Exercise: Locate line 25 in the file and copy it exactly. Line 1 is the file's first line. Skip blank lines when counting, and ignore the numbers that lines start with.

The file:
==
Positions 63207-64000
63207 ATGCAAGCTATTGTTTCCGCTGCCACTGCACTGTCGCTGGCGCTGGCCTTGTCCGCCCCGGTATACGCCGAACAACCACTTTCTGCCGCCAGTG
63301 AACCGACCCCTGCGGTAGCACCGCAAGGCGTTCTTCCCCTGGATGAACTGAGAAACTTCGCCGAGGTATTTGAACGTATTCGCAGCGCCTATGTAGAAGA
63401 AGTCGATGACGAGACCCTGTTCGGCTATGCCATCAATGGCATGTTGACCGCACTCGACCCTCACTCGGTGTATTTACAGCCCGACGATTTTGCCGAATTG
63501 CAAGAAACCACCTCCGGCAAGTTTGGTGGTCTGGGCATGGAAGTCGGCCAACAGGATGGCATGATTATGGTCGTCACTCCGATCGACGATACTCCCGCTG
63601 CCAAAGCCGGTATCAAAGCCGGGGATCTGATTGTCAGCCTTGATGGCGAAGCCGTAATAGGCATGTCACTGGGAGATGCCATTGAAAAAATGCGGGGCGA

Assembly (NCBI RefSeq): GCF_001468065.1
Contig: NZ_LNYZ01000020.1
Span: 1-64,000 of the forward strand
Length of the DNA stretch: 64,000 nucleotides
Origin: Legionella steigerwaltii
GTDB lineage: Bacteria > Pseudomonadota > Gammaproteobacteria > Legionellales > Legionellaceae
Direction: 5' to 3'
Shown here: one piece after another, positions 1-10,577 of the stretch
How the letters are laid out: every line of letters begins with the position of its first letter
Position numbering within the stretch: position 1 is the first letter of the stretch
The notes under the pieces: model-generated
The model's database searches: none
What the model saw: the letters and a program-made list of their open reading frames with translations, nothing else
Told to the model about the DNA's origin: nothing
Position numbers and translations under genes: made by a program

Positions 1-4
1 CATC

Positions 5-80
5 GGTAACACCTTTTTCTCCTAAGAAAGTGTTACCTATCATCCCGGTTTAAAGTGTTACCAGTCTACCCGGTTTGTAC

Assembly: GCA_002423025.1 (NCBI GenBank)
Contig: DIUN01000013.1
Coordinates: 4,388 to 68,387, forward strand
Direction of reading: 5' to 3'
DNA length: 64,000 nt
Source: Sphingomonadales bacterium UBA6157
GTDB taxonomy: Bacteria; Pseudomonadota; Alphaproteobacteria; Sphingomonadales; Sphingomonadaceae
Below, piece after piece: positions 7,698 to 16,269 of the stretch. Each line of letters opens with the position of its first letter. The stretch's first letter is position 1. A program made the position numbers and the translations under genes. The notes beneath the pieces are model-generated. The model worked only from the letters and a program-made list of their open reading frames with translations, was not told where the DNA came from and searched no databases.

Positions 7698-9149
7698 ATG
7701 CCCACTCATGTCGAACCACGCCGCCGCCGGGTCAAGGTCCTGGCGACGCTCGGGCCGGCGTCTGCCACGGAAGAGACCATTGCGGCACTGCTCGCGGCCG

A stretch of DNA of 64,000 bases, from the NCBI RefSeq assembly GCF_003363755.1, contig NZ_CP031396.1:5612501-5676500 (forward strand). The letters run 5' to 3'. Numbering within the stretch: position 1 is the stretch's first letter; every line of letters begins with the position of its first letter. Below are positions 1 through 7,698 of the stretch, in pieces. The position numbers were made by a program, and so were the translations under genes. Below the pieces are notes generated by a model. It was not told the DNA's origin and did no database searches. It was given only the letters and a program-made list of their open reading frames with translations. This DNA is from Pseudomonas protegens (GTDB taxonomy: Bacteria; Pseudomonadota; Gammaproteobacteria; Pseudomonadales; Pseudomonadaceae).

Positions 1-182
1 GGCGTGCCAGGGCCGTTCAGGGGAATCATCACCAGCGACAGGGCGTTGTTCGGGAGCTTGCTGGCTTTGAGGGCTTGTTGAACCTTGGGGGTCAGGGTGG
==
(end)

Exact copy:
5 GGTAACACCTTTTTCTCCTAAGAAAGTGTTACCTATCATCCCGGTTTAAAGTGTTACCAGTCTACCCGGTTTGTAC